Listed Building

The only legal part of the listing under the Planning (Listing Buildings and Conservation Areas) (Scotland) Act 1997 is the address/name of site. Addresses and building names may have changed since the date of listing – see 'About Listed Buildings' below for more information. The further details below the 'Address/Name of Site' are provided for information purposes only.

Address/Name of Site


Status: Designated


There are no additional online documents for this record.


Date Added
Supplementary Information Updated
Local Authority
Perth And Kinross
Planning Authority
Perth And Kinross
NN 93824 58103
293824, 758103


Rebuilt circa 1890. Single storey, 5-bay, U-plan with lower end wings, crowstepped 2-platform through station. Narrow stugged and snecked blocks with ashlar dressings. Partial base and eaves courses. Hoodmoulds; crowsteps, stone finials; chamfered arrises, stone transoms and mullions.

SW (PLATFORM ELEVATION) ELEVATION: symmetrical. Recessed bays to centre behind altered timber awning on 4 octagonal cast-iron columns with swept heads; centre bay with opening (formerly for bookstall) and hoodmoulded tablet in rose-finialled gablehead, 4-light transomed windows in 2 bays to left with door beyond; broad opening housing timetables in bay to right of centre, 4-light transomed window beyond and further door to outer right. Projecting outer bays with triangular-crowsteps, that to left with transomed lights flanking small round-headed fountain and circular setting for clock incorporated under hoodmould, further hoodmoulded roundel in thistle-finialled gablehead, single transomed window on return to left and door on return to right; projecting bay to right with 4-light transomed canted window, hoodmoulded with polygonal stone roof and cruciform gunloop in sickle moon-finialled gablehead, single transomed window on return to right and door on return to left. Lower outer wing to right with crowstepped pediment over door in bay to left of centre, single window to outer left and 2 bipartite windows to right; crowstepped gable on return to right behind screen wall. Similar outer wing to left with bipartite window to right, door to left and further window beyond; return to left with full-height, shouldered chimney breast and diamond-aligned stack to centre, and window to left.

NE (STATION ROAD) ELEVATION: 6-bay elevation with window in projecting crowstepped porch to right of centre, door on return to right and small bipartite window on return to left; penultimate bay to right with taller set-back triangular-crowstepped gable with hoodmoulded raised centre transomed tripartite window, gunloop and paired, rounded gablehead stack, further window on return to right; 3 transomed windows in bay to left of centre and gabled bay beyond as above but with cruciform-gunloop and star-finial; lower outer bays each with 2 small bipartite windows, that to right with paired diamond-aligned ridge stack.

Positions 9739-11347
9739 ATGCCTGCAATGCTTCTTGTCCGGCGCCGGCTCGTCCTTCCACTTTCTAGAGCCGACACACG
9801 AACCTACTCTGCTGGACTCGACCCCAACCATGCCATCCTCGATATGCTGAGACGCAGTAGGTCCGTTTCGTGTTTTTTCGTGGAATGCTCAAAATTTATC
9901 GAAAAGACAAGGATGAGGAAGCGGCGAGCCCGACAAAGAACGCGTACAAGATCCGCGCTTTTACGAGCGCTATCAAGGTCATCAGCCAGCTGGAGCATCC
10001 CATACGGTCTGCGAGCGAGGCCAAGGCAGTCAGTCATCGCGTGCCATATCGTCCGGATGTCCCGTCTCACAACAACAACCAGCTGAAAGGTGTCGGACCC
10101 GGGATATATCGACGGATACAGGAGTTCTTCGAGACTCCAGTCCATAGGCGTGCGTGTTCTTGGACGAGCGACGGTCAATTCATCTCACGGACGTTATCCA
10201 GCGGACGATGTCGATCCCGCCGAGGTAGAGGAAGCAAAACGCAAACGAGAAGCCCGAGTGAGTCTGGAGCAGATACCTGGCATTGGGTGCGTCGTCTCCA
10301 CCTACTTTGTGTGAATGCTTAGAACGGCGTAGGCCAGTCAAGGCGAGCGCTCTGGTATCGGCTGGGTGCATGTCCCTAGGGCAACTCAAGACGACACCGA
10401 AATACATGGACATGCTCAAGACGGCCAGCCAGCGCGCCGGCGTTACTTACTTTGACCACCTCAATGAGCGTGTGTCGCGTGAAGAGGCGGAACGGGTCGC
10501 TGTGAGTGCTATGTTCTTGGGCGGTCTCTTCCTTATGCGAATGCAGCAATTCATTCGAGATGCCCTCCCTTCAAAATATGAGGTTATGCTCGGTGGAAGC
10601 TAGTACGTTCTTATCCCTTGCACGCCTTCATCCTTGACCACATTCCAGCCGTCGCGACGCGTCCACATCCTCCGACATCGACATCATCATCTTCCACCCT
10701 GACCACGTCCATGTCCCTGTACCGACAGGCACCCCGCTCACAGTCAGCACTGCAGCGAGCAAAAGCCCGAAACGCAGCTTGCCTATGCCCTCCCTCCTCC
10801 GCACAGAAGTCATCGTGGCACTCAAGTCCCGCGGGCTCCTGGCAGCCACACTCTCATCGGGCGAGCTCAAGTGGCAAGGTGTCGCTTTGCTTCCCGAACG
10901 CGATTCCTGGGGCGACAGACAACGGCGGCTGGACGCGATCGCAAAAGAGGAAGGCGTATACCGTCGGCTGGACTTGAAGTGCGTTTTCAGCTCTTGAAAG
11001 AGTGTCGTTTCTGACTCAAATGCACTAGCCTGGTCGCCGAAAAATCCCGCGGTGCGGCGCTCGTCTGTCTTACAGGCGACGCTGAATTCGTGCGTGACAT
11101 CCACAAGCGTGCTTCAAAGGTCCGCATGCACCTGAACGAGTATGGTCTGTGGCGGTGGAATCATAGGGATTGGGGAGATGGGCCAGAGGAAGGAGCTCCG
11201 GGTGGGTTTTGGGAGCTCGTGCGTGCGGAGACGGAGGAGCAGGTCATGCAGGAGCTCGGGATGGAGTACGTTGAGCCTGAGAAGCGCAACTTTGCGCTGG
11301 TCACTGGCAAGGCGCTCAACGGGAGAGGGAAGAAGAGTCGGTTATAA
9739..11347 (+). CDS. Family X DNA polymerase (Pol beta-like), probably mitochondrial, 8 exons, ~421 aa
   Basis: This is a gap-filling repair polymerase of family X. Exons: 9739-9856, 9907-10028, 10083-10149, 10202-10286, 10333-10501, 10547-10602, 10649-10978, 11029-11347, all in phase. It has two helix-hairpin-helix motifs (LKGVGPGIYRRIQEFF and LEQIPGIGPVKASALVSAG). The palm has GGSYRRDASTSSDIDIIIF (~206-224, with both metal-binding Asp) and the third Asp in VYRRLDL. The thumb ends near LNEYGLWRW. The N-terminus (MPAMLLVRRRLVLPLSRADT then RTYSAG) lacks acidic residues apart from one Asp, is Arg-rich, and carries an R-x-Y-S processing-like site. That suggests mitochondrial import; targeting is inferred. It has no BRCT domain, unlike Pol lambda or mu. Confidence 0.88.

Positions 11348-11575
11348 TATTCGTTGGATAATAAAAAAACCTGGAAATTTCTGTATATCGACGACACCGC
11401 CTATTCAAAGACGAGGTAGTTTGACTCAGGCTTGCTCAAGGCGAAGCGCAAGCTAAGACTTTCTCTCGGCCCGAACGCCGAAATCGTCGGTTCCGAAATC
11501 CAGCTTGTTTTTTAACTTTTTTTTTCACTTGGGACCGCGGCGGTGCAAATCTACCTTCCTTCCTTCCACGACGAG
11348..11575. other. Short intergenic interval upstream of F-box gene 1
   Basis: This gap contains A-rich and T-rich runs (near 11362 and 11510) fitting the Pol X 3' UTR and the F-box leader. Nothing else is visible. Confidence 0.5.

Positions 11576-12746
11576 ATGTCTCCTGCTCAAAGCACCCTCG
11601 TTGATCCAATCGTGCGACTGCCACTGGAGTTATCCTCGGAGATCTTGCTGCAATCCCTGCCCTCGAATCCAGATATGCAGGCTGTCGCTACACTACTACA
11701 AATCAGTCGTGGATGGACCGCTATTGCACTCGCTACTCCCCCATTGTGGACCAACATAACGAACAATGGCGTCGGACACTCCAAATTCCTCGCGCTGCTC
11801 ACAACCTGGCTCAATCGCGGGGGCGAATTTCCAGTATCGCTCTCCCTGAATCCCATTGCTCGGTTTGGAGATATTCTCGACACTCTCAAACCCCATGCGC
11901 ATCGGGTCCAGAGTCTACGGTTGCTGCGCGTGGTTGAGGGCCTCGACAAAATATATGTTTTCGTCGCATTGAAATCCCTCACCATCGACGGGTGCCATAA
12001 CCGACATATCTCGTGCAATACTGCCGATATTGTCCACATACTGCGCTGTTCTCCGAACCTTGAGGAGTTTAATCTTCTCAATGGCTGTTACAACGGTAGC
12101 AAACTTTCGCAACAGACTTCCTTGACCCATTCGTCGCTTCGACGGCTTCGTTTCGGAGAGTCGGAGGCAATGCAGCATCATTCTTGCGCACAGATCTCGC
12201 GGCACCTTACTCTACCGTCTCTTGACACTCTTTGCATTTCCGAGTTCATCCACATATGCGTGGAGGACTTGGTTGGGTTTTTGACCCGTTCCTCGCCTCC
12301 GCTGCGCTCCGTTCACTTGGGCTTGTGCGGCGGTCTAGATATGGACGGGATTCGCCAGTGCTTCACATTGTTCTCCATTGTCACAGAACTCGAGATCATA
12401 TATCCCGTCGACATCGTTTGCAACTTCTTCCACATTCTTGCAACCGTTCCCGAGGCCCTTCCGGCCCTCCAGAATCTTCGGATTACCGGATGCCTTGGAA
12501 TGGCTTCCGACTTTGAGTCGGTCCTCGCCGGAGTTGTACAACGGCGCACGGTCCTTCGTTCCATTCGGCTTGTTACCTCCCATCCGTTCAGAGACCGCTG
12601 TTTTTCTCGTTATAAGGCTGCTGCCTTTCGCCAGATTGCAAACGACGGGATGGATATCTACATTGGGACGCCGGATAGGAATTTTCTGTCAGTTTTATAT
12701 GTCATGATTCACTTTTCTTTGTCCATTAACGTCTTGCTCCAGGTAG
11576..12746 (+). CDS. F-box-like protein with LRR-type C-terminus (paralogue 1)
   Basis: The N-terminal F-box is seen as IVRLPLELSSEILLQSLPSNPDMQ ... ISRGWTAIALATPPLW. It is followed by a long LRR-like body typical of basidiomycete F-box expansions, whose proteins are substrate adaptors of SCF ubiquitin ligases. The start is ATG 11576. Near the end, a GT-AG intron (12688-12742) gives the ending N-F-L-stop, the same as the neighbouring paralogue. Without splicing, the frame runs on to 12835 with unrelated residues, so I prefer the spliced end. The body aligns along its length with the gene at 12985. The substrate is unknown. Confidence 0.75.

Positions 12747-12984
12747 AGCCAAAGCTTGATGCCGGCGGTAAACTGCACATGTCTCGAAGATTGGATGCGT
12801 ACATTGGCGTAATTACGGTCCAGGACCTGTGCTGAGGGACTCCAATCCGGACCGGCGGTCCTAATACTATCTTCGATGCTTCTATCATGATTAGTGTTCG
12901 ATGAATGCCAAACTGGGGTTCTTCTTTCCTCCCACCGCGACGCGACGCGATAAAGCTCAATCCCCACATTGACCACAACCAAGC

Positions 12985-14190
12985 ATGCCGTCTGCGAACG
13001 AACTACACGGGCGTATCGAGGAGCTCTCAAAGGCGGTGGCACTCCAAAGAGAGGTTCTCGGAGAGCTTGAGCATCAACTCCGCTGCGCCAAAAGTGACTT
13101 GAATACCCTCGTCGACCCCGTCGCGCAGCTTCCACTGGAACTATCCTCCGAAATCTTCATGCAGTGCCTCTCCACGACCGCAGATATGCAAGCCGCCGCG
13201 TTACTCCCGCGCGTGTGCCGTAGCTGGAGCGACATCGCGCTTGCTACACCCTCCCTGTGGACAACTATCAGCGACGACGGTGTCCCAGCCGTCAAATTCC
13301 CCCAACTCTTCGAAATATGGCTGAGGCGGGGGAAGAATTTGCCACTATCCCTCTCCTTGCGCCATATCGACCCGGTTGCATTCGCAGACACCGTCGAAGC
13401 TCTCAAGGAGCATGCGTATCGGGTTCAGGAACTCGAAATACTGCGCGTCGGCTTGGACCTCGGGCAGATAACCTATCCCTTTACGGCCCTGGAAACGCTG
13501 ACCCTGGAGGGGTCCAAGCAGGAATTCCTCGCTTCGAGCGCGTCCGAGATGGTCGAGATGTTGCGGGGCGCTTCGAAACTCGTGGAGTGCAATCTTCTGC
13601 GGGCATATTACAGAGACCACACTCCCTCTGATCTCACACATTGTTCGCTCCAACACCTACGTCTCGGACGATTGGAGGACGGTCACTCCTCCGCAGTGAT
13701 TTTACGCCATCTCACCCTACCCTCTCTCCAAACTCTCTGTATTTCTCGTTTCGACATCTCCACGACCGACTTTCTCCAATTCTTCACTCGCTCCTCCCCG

Small pane glazing in timber windows. Slated roof with decorative terracotta ridge tiles. Coped ashlar stacks with some cans.

DOWN PLATFORM BUILDING: (Map Ref: NN 93820, 58072): single storey wooden weatherboarded structure with segmental-arched windows, central block flanked by set-back wings with porch to outer right. Double-doored entrance with fanlight and sidelights to centre, flanked by 3-light transomed and mullioned windows, and with transomed single lights to each return. Further transomed 3-light window to each wing, and single light to outer returns. Slated, piended, bell-cast roof with decorative terracotta ridge tiles and finials. Red brick ridge stacks with moulded stone coping and short ridged cans to each wing.

FOOTBRIDGE: (Map Ref: NN 93804, 58094): standard Highland Railway lattice girder and cast-iron footbridge.

FOUNTAIN: (Map Ref: NN 93857, 58081) on up platform. Cast-iron drinking fountain with circular dish on square pedestal, heron and flower ornament. Cast-iron cup attached by chain. (See Notes).

SIGNAL BOX: (Map Ref: NN93711, 58122) to N of station. 1911. Gabled Highland Railway signal box; board and cover-strip construction; slated roof with ball finials. Early 21st century extensions to rear and to porch entrance.

Statement of Special Interest

Pitlochry Station is an outstanding example of a traditional railway station, demonstrating specific characteristics of the Highland Railway Company station building of the late 19th century. The design is stylistically significant within the Highland Railway tradition with the principal station buildings follow largely symmetrical designs with pronounced crow-stepped gables and sweeping bell-cast roofs. Nairn Station of 1885 (see separate listing) is a slightly earlier version of this station design and has similar wooden down-platform shelter.